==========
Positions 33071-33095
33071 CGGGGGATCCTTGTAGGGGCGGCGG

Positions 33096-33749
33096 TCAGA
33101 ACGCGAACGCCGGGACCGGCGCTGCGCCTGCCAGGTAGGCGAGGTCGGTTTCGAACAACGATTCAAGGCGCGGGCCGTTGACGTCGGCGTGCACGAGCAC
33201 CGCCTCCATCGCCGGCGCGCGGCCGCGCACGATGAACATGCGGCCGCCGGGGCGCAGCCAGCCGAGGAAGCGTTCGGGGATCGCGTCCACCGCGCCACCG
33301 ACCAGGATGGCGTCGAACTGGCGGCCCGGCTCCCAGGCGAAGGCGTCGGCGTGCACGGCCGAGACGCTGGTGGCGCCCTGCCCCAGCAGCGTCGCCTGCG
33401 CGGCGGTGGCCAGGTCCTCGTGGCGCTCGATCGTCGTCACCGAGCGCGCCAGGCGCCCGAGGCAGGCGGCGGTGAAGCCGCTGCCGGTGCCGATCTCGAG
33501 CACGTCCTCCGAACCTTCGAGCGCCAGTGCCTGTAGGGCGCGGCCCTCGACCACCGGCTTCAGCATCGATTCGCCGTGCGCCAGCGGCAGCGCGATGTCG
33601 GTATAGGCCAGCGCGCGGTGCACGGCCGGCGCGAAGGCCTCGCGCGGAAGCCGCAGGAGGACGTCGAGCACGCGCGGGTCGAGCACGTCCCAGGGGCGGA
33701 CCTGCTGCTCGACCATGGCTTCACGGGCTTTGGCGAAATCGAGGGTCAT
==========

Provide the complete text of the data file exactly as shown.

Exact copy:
Positions 33071-33095
33071 CGGGGGATCCTTGTAGGGGCGGCGG

Positions 33096-33749
33096 TCAGA
33101 ACGCGAACGCCGGGACCGGCGCTGCGCCTGCCAGGTAGGCGAGGTCGGTTTCGAACAACGATTCAAGGCGCGGGCCGTTGACGTCGGCGTGCACGAGCAC
33201 CGCCTCCATCGCCGGCGCGCGGCCGCGCACGATGAACATGCGGCCGCCGGGGCGCAGCCAGCCGAGGAAGCGTTCGGGGATCGCGTCCACCGCGCCACCG
33301 ACCAGGATGGCGTCGAACTGGCGGCCCGGCTCCCAGGCGAAGGCGTCGGCGTGCACGGCCGAGACGCTGGTGGCGCCCTGCCCCAGCAGCGTCGCCTGCG
33401 CGGCGGTGGCCAGGTCCTCGTGGCGCTCGATCGTCGTCACCGAGCGCGCCAGGCGCCCGAGGCAGGCGGCGGTGAAGCCGCTGCCGGTGCCGATCTCGAG
33501 CACGTCCTCCGAACCTTCGAGCGCCAGTGCCTGTAGGGCGCGGCCCTCGACCACCGGCTTCAGCATCGATTCGCCGTGCGCCAGCGGCAGCGCGATGTCG
33601 GTATAGGCCAGCGCGCGGTGCACGGCCGGCGCGAAGGCCTCGCGCGGAAGCCGCAGGAGGACGTCGAGCACGCGCGGGTCGAGCACGTCCCAGGGGCGGA
33701 CCTGCTGCTCGACCATGGCTTCACGGGCTTTGGCGAAATCGAGGGTCAT